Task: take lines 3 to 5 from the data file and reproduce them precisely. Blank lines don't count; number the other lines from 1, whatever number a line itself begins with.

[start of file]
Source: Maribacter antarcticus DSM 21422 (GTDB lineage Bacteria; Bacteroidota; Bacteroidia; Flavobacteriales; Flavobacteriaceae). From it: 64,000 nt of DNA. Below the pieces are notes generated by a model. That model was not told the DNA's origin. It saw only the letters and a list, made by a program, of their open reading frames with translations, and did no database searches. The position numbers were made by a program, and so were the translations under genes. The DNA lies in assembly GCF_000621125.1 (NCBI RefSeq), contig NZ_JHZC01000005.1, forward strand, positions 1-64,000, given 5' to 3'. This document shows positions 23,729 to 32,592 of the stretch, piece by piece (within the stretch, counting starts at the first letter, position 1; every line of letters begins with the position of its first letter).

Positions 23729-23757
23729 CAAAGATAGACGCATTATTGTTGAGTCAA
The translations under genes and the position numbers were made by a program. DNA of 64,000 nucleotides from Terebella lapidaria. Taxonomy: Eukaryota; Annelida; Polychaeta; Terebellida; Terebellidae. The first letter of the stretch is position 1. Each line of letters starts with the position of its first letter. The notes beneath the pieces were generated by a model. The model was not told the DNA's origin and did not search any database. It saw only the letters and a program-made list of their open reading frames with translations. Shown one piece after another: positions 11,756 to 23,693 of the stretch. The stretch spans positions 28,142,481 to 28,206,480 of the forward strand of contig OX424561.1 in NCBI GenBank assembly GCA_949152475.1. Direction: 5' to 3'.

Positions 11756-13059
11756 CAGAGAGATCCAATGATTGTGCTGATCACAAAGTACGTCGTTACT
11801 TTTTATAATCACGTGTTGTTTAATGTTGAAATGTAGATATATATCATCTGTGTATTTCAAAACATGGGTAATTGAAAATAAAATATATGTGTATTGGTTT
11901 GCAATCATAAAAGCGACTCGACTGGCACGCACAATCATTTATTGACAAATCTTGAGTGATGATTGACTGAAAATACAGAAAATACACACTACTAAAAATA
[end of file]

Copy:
23729 CAAAGATAGACGCATTATTGTTGAGTCAA
The translations under genes and the position numbers were made by a program. DNA of 64,000 nucleotides from Terebella lapidaria. Taxonomy: Eukaryota; Annelida; Polychaeta; Terebellida; Terebellidae. The first letter of the stretch is position 1. Each line of letters starts with the position of its first letter. The notes beneath the pieces were generated by a model. The model was not told the DNA's origin and did not search any database. It saw only the letters and a program-made list of their open reading frames with translations. Shown one piece after another: positions 11,756 to 23,693 of the stretch. The stretch spans positions 28,142,481 to 28,206,480 of the forward strand of contig OX424561.1 in NCBI GenBank assembly GCA_949152475.1. Direction: 5' to 3'.

Positions 11756-13059